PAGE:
Letting agents' number one priority is looking out for the best interests of their landlords. Rent protection insurance is one of the many ways agencies can do this, by protecting landlords against the risk of letting out an investment property. However, many letting agents are sceptical of the real value of some rent protection insurance policies. The issue with many of these policies is they’re not comprehensive enough and the criteria has made them incredibly difficult for landlords or agents to claim on. When evaluating a policy, the main thing to do is to read through the policy wording and ensure you understand how the policy works. There are a few high level details you can look for to help identify whether the policy is going to be suitable.
Check whether the policy has an excess
It’s incredibly frustrating for a landlord if they think they have rent protection but find they’re actually going to lose a month’s rent because they need to make an excess payment - particularly if they’re paying a mortgage on their rental property and have to dip into their own funds to make a mortgage payment - something that could have been prevented easily by choosing a nil-excess policy.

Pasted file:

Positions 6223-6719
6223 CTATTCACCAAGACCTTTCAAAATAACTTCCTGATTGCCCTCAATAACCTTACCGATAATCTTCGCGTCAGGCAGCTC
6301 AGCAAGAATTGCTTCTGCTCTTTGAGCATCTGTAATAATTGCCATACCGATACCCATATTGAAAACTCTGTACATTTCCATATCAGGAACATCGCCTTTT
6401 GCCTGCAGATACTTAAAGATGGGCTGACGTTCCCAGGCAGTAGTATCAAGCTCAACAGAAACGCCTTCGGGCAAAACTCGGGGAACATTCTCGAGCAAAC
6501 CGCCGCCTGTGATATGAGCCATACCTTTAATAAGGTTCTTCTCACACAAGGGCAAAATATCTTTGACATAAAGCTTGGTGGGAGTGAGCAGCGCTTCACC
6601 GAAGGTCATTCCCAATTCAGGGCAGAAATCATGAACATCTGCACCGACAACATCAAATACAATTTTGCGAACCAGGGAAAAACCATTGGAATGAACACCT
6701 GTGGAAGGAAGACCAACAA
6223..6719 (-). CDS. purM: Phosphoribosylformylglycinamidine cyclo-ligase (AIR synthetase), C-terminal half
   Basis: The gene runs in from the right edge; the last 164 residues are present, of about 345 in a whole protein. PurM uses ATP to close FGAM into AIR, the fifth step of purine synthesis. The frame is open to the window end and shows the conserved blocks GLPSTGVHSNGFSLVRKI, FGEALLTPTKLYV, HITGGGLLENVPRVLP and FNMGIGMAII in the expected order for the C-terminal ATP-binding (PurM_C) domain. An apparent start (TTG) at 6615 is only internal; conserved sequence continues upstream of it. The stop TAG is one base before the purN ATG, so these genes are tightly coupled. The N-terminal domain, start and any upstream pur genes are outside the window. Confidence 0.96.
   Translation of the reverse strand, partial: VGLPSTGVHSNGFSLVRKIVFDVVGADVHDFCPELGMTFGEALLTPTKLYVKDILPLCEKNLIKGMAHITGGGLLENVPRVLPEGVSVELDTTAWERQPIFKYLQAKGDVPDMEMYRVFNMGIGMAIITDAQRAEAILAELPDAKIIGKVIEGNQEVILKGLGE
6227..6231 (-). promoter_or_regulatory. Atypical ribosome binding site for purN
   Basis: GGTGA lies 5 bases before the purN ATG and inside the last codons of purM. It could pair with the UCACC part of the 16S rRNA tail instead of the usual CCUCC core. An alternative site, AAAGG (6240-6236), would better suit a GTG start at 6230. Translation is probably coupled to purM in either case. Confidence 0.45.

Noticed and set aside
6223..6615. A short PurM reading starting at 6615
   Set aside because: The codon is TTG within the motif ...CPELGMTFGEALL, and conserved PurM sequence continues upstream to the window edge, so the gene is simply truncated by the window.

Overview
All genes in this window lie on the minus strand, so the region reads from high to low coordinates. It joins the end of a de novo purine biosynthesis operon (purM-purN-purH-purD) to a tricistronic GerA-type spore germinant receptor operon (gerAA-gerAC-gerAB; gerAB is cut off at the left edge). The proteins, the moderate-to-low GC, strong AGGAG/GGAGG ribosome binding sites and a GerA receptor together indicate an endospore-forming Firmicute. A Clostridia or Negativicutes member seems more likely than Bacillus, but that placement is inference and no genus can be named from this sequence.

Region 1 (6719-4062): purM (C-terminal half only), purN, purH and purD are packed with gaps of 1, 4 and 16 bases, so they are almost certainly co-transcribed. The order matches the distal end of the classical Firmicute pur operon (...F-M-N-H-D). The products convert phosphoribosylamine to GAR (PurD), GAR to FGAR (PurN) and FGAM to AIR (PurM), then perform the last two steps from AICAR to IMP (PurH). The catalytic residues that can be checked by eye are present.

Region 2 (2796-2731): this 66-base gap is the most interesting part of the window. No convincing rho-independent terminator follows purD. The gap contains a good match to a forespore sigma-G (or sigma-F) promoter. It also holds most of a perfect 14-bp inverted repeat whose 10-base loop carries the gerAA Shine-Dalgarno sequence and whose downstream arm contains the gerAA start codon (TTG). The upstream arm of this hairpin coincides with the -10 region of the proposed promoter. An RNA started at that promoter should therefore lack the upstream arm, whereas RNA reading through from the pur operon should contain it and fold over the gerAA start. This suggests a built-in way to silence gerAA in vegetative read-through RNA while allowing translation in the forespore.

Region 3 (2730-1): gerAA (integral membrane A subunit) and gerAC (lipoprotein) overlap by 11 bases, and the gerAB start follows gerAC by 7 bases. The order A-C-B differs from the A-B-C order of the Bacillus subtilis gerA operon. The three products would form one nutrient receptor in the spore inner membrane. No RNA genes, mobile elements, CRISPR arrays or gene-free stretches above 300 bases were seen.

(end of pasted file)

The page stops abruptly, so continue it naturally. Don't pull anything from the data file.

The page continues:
How soon will the insurance provider will make payments
Some policies will pay nothing further as the property has been returned whilst others will pay from 50% up to 75% of rent for a number of months after vacant possession. The small print is important - some policies might stipulate that they will only pay once the property is remarketed, which means that landlords might not get compensation until a month after vacant possession. Given a landlord will likely need to invest some time and money in the property before it can be remarketed, they could be facing a loss. It’s also worth considering, once on the market, how long the property will be available as any payments will cease once a new tenant is found, which would also minimise the benefit.
Check what's included in the legal expenses package
Most rent protection insurance policies include legal expenses as standard, but the amount of cover can vary from as little as £2,500 to as much as £100,000. Legal expense cover is there to facilitate the eviction of non-paying tenants in a worst-case scenario. The amount of the legal expense cover tells you how much you’ll have to utilise - it’s unlikely to ever cost £100,000 to evict someone, but it does give landlords more confidence. Find out what else is included as part of the legal cover - does it include the serving of sections as part of the process? If it doesn’t, that’s going to take the letting agent additional time and money to do on behalf of their landlord.